The Golden Tea Room was constructed to impress guests with the might and power of the regent. This was in contrast to the rustic aesthetics codified under his tea master Sen no Rikyū, although it is speculated that Rikyū might have helped in the design. The room's opulence was highly unusual and may have also been against wabi-sabi norms. At the same time, the simplicity of the overall design with its clean lines could be seen as within the canon. The extent of teamaster Rikyū's involvement in the design of the room is not known, however he was in attendance on a number of occasions when tea was being served to guests in the room.
Hideyoshi's rise from a lower-class background to the most powerful person and unifier of the realm was something completely new in Japanese history. Despite the ongoing war under his rule, the country was nevertheless starting to emerge from the violent Sengoku period. As the old order broke down and a new one emerged, so did the tastes in art. Many warriors who came from provinces outside of the capital did not have deep contacts with the subdued and restrained courtly aesthetics, but searched for something that was more reflective of their character and life experiences. A shift in usage of colours, patterns, materials, and gold started already under the predecessor Oda Nobunaga, and was a hallmark of the Azuchi–Momoyama period. The shift is represented in the new architectural style of Azuchi Castle and the Jurakudai residence in the Momoyama district of Kyoto, which gave the period its name. The Golden Tea Room was a part of this new taste, but unique in the history of the way of tea.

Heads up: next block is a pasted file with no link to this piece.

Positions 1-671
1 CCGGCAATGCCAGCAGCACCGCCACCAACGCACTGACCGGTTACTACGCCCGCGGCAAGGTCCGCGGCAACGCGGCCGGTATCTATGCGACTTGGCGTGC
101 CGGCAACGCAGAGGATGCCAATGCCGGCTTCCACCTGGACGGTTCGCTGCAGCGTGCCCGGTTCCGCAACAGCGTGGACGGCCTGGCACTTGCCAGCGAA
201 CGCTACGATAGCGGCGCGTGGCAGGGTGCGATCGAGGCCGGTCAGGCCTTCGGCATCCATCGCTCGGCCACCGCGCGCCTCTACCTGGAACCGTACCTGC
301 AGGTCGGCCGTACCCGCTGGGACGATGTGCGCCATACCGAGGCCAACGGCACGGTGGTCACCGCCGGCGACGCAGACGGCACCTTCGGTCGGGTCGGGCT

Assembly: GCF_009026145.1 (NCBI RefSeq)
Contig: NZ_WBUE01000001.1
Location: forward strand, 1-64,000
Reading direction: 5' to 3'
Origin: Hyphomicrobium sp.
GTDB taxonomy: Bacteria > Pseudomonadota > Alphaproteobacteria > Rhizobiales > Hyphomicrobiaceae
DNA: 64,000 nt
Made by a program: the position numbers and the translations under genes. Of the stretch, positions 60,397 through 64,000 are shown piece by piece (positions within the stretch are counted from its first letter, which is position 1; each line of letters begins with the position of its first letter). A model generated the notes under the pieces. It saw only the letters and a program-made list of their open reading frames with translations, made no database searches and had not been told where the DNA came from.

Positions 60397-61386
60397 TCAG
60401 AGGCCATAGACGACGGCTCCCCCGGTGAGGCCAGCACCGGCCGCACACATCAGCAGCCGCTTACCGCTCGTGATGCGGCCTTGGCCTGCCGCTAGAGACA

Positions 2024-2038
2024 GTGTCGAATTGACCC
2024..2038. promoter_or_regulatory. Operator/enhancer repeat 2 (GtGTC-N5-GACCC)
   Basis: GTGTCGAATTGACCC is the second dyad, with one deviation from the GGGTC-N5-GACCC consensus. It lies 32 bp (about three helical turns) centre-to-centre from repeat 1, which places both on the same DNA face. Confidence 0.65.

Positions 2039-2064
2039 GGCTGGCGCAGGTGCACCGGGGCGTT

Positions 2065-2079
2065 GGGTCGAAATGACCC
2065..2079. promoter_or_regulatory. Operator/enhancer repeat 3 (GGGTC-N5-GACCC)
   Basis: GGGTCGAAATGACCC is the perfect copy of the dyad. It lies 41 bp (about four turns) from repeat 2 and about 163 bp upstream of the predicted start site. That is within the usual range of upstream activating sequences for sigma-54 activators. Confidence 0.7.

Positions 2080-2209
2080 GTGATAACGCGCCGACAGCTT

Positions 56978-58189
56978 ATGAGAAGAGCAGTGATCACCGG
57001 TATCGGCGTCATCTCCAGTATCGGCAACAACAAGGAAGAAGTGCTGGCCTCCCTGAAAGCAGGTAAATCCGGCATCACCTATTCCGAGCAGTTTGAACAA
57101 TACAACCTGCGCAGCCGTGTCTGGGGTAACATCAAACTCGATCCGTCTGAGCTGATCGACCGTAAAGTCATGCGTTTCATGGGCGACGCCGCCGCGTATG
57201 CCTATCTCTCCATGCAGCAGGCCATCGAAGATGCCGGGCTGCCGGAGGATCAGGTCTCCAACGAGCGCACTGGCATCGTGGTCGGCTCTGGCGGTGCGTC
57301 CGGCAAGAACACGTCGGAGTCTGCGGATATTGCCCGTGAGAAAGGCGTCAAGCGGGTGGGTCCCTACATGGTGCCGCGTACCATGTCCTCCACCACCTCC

In popular culture
The historic event of the regent presenting tea to the emperor in the room, and the ultimately conflicting relationship between Hideyoshi and his teamaster is shown in the 1989 film Rikyu, by Hiroshi Teshigahara.
Hyouge Mono (へうげもの Hepburn: Hyōge Mono, literally "Jocular Fellow") is a Japanese manga written and illustrated by Yoshihiro Yamada. It was adapted into an anime series in 2011, and includes the Golden Tea Room in its story.
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Media related to Golden Tea Room at Wikimedia Commons
- 秀吉の宇宙～黄金、そして茶の湯」展 [Exhibition: Hideyoshi's Universe – Gold and Chanoyu] (in Japanese). Saga: 佐賀新聞ＴＶ夕刊. 2013-10-04. Retrieved 2017-07-20.